Bring your own device or technology (BYOD/BYOT)–NOT Bring Your Own Taser–intrigues many, frightens others. Students and teachers (83% of adults have mobile phones) already bypass district prohibitions. “Using your own device at school is in violation of the Children’s Internet Protection Act (CIPA)!” some might say. Usually, such usage allows students and teachers to attempt using social media/networking tools for instructional use. ANYTHING that allows students and educators to congregate, create and share content online may be banned in today’s schools. That approach will have to change to match more progressive schools that recognize it’s about how you model the use of these tools in schools…and CIPA may no longer serve as a legal scare tactic, it’s chilling effect warmed by the FCC in August:
According to the ruling, “Although it is possible that certain individual Facebook or MySpace pages could potentially contain material harmful to minors, we do not find that these websites are per se ‘harmful to minors’ or fall into one of the categories that schools and libraries must block.”
By clarifying that schools can allow access to social media websites without violating the Children’s Internet Protection Act (CIPA) and risk losing coveted e-Rate dollars for telecommunications, the FCC opened access to Facebook, Twitter, YouTube, and other top social media sites for instructional use.
Source: Nora Carr, FCC opens access to social media sites for e-Rate users in eSchoolNews 9/26/2011
The road ahead is clear and open…not only will devices that offer increased access to social media be allowed in schools, it’s time to consider bringing them into schools to offset deep cuts to education technology funding, especially when State Board of Education (at least, in Texas) are worried that money from the Instructional Materials Allocation will be diverted from all important PRINT textbooks and spent foolishly on technology.
Hmm…all human beings need to question if what they once believed is still relevant and on target. Isn’t it time textbook advocates–not on the payroll of textbook companies, of course–questioned their own motivation for NOT issuing ebooks and ereaders to students? Lighten the load of those textbook-laden backpacks?
At a time when shrinking school budgets mean that schools will never achieve one to one, the resourceful approach involves asking kids to bring their home devices into schools. As a parent of two children who have their own inexpensive netbooks–which they use for everything from typing up their homework, creating collages and presentations, using tools like LibreOffice and GoogleDocs to watching virtual TV channels like Hulu, ABC.com, and movies–I know that these devices grant them MORE access to technology than what they have at school.
Consider Tim Clark’s account of BYOD in schools:
We also have some pretty big extremes in how many students own devices, and I’ve also heard the screen time concern. However, the majority of the parents are happy that their children are learning how to use their devices in school. 🙂 We have used devices at all grade levels. One of the devices that many primary students own is the Nintendo DS. Those devices can’t access the Internet (unless they are DSIs).
But the DS has this cool pictochat feature that enables the students to chat and draw with others DSs in the room. It is a great way to write stories together, solve math problems, study spelling, etc., and it helps the teacher talk about digital citizenship and netiquette in a safe way. When students bring in their different devices, the teacher can jigsaw activities so that a student with an iTouch or iPad can conduct research on the Internet and email it to others.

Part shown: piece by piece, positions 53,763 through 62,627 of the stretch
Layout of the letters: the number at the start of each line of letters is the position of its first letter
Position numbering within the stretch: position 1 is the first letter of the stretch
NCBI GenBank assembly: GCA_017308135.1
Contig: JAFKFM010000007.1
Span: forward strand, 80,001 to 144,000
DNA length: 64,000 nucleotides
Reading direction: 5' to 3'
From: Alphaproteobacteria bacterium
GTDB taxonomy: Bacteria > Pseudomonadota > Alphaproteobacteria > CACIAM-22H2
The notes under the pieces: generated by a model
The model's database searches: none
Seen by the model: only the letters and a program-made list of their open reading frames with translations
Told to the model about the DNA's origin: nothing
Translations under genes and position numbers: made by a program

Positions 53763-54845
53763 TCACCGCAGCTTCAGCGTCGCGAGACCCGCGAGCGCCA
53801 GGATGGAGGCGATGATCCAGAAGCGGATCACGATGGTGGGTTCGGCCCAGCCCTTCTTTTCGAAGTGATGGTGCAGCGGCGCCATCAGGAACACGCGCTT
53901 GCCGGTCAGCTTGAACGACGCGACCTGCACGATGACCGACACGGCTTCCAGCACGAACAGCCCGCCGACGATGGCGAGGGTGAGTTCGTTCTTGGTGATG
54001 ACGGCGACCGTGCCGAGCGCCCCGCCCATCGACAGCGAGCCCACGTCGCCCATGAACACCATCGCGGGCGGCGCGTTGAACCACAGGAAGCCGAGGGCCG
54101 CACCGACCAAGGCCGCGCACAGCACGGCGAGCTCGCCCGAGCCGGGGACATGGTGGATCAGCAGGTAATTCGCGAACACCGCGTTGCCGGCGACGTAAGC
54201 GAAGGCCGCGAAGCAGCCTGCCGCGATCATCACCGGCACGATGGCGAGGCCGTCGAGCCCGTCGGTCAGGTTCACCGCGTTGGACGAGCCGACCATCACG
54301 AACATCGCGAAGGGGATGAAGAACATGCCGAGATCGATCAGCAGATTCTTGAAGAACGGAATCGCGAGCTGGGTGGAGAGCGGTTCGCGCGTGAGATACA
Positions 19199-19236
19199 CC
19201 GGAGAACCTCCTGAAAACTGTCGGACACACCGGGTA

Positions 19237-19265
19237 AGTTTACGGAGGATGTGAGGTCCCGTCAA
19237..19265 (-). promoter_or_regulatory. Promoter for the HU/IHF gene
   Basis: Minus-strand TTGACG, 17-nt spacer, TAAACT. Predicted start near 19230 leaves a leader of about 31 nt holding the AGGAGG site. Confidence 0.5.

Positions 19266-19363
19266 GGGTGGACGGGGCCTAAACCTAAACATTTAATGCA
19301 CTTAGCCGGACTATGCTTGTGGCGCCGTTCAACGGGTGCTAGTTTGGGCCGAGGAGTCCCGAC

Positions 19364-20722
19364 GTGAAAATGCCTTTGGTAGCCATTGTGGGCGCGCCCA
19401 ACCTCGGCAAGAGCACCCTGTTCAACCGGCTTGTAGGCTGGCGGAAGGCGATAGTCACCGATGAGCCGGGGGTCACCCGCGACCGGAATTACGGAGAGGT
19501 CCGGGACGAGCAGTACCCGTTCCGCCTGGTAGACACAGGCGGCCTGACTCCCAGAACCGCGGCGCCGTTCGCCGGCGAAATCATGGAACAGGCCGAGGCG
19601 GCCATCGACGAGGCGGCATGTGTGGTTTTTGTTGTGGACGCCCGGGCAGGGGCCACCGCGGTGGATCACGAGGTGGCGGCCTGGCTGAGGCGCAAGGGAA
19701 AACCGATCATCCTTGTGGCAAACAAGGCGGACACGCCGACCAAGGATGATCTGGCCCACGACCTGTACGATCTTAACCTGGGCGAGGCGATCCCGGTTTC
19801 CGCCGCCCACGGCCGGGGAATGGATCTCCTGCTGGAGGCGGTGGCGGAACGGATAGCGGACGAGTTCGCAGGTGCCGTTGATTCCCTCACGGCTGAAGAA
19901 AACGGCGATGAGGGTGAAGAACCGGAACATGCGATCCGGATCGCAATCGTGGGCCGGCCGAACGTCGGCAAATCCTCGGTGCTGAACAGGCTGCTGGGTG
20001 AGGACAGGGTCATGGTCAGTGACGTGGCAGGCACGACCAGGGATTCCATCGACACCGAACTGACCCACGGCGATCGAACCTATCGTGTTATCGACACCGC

The student with a laptop or desktop can help create the project or multimedia presentation. This enables the student without personal tech to have a pretty big role with the school’s technology. Another great point to tell your administrators is that when students bring their own devices, it frees up the school’s resources for the students who don’t have their own and often have the greatest needs. All of these devices help the elementary teacher to facilitate more learning centers in the classroom. These were just some brief ideas. I hope they helped!
Tech directors often ask questions like these (culled from a year of discussion about BYOT on Texas and Oklahoma email lists):
- What are districts doing on the technical wireless network side of things to ensure the students have access to the wireless network through a student access (separate VLAN, etc.) and still preventing any possible viruses from corrupting other devices throughout the District?
(Note: Don’t you love the implication that BYODs include corrupting viruses?)
- Are viruses and malware still an issue if the devices are mobile devices such as iPads, Android tablets, iPods?
- What percentage of devices being brought to school require active virus/malware protection? How do you gauge that?
- If you are involved in a BYOT program, did you install an additional firewall?
- What did you increase your internet bandwidth and speed for devices on the “guest network?”
- Are you allowing printing from student and teacher devices?
- If you are a Windows shop are you authenticating with AD or open?
- What standard apps will work on ALL devices, such as iPads and Android devices (e.g. Stoneware, share school apps on a variety of devices with VBridges through Virtual Desktop Integration)?
- Is cloud computing (e.g. GoogleApps for Education, MS LIVE@EDU) and shared storage a solution that works across all devices and does your district support that?
- What do I need to do–as a tech director–to ensure my school/district is ready for the influx of BYOD?
- How do you handle theft/damage of student devices while being used for learning purposes in schools?
- What restrictions are CIPA compliant?
- What solutions are available to help you manage BYOD to be CIPA-compliant (e.g. iBoss, CISCO ISE, )?
- How do you introduce this idea to parents and students? Have people bring computers in to get up to speed (removing viruses, peer to peer software, etc.).
- Are you allowing teachers to participate and bring their own laptop to use as their primary device?
- If yes to the above question, do you purchase and allow them install district software that they may need in order to be successful?
- If yes to the above question, what is your process when one of those teachers leaves the district? How do you verify that the software was removed? Or do you have them sign an agreement that will put that responsibility on the them?
- Do you have your students/parents sign an agreement to participate in the BYOT initiative?